CFOs continued to digest the full implications of the Tax Cuts and Jobs Act of late 2017, which turned out to be far less negative for their tax affairs than they had feared.
“It was really a gift to the industry,” one tax lawyer who didn’t want to be named tells pfm. “It could have been a lot worse.”
During the presidential campaign, Donald Trump complained about the gap between the 20 percent tax paid by managers on carried interest and the top income tax rate at the time of 39 percent.
The act extended from one to three years the requirement for carried interest to be held within a fund before it could be treated as a capital gain, incurring a lower rate of tax. Any gain held for less than three years is taxed at the new ordinary income tax rate of 37 percent. However, advisors felt that CFOs could easily live with this. “The average holding period is probably four to six years,” Edward Daley, partner at Deloitte Tax LLP, tells pfm. “Thus, changing to a greater than three-year holding period for long-term capital gains on carry might not seem so bad.”
Moreover, experts noted that this negative, but far from disastrous, news was counterbalanced by other good news on tax.
Owners of sole proprietorships, trusts, S-corporations and partnerships, including management at private equity firms and real estate investment trusts, can write off 20 percent of their qualified business income against tax. However, eagerly awaited guidance from the Internal Revenue Service, published in August, said the deduction would only be available to eligible taxpayers whose 2018 taxable incomes fell below $315,000 for joint returns and $157,500 for other taxpayers.
Experts also highlighted another part of the act, designed to spur economic growth in poor communities, that allows corporations and partnerships to designate themselves as Qualified Opportunity Funds investing in Qualified Opportunity zones. The funds have to invest 90 percent of their capital in stock, partnership interests or business properties in the zones. A taxpayer who has a capital gain that’s been realized can invest that gain in such funds, without it being taxed. There is also tapered tax relief on appreciation on the invested gain. Ultimately, if they hold the fund for 10 years, all appreciation on the invested gain is excluded from tax.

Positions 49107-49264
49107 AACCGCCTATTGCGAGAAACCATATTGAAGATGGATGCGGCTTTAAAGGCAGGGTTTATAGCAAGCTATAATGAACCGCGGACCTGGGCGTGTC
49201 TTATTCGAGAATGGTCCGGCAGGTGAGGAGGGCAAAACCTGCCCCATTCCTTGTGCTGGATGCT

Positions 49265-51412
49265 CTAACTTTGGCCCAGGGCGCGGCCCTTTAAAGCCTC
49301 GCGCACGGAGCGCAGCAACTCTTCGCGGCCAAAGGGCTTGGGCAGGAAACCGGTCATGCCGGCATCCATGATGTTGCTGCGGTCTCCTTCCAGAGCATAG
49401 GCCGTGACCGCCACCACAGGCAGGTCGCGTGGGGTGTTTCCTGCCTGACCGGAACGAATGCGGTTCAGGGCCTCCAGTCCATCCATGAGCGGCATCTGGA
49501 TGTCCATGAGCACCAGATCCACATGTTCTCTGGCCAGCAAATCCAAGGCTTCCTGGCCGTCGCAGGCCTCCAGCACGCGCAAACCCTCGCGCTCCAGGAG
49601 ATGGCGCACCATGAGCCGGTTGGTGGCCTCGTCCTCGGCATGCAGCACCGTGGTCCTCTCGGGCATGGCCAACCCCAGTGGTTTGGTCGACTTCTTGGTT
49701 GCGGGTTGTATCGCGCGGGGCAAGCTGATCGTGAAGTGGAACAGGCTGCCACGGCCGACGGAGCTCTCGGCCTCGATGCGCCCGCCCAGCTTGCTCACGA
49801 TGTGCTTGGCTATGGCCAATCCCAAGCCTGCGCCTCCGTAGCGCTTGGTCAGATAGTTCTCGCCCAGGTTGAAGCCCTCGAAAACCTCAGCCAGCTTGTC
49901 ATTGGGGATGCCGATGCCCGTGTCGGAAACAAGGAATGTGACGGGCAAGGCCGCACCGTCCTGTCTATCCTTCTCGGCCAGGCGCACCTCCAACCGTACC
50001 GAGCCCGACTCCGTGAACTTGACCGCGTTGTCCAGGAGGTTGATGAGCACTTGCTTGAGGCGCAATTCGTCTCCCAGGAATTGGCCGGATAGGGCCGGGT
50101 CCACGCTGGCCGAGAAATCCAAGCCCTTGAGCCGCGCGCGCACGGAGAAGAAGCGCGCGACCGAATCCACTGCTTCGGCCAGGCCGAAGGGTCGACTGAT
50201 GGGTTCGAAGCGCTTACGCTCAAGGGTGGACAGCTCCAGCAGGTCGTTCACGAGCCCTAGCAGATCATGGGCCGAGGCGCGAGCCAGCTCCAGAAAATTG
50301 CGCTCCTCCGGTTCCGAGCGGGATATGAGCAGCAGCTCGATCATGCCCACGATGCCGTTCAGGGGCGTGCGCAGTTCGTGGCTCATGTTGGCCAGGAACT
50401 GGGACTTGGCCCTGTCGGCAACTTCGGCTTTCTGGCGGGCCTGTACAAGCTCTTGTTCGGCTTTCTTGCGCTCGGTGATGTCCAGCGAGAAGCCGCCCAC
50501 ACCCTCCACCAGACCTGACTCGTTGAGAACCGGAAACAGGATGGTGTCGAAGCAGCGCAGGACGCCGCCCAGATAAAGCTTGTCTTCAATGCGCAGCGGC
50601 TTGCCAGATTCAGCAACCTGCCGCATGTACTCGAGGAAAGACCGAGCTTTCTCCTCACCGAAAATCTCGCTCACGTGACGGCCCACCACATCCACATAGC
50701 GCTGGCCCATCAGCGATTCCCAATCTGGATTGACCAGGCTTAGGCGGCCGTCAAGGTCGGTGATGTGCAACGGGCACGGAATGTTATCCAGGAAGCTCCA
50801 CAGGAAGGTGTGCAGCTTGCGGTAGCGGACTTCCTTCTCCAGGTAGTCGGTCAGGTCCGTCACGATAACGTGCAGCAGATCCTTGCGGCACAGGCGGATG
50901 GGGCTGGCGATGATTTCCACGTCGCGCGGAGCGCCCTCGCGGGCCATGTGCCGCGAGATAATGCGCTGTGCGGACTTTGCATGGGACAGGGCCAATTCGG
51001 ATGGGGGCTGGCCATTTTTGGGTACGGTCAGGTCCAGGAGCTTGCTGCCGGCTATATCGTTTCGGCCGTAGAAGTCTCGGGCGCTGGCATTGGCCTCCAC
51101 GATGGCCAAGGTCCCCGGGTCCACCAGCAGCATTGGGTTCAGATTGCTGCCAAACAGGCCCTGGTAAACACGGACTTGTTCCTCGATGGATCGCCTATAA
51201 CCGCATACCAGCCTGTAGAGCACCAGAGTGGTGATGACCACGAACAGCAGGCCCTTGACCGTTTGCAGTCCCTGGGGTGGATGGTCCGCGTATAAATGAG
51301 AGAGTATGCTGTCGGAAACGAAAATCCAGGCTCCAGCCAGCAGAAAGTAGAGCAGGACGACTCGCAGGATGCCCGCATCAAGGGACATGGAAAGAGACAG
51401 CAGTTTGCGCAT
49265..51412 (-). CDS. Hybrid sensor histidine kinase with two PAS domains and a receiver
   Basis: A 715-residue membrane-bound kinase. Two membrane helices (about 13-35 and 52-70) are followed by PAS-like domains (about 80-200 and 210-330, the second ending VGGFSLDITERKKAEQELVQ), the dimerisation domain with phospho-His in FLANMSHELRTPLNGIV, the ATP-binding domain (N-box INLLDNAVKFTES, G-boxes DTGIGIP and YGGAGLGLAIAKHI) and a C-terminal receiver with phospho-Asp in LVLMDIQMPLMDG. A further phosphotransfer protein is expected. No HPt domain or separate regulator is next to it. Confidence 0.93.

During the year, a number of states responded to what they regarded as the underwhelming nature of the president’s tax crackdown on fund managers by putting forward their own proposals. By the middle of the year at least 10 states and territories were considering or had introduced plans to top up the 20 percent federal capital gains rate with their own local tax.
Some, such as California and New York, proposed a 17 percent rate that would bring the total rate, including both federal and local levies, to the current top federal income tax rate of 37 percent. Others put forward a surcharge that would bring the combined tax rate higher than this. However, states faced an obstacle to implementing these proposals: a fear by each state that in enacting first it could see an exodus of funds and tax revenue. The carried interest tax proposal from New York Governor Andrew Cuomo is conditional on Connecticut, New Jersey, Massachusetts and Pennsylvania enacting the same shift.
New York-based Blackstone gave fuel to these fears by announcing in a May regulatory filing that the national and local carry tax changes “may adversely affect our ability to recruit, retain and motivate our current and future professionals.”
Europe, for its part, saw a small number of national initiatives and rulings that worsened the tax situation for funds.
In June, the Swedish Supreme Administrative Court passed its final judgement in a decade-long legal battle that had pitted a number of big Nordic private equity firms, including EQT and Nordic Capital, against the country’s tax authority.
The court ruled in favor of the Swedish Tax Agency by determining that a significant portion of carried interest paid to general partners should be taxed as income, not capital. In response, a number of Sweden-based funds said they were exploring leaving the country.
Further south, a double tax treaty between France and Luxembourg signed in March will, when it comes into effect in 2019, make it more difficult for Luxembourg funds with agents in France to avoid being taxed there.
The treaty stems from the OECD’s base erosion and profit-shifting initiative, which aims to stop funds and other entities from taking advantage of low-tax jurisdictions if they don’t have “substance” in those countries. n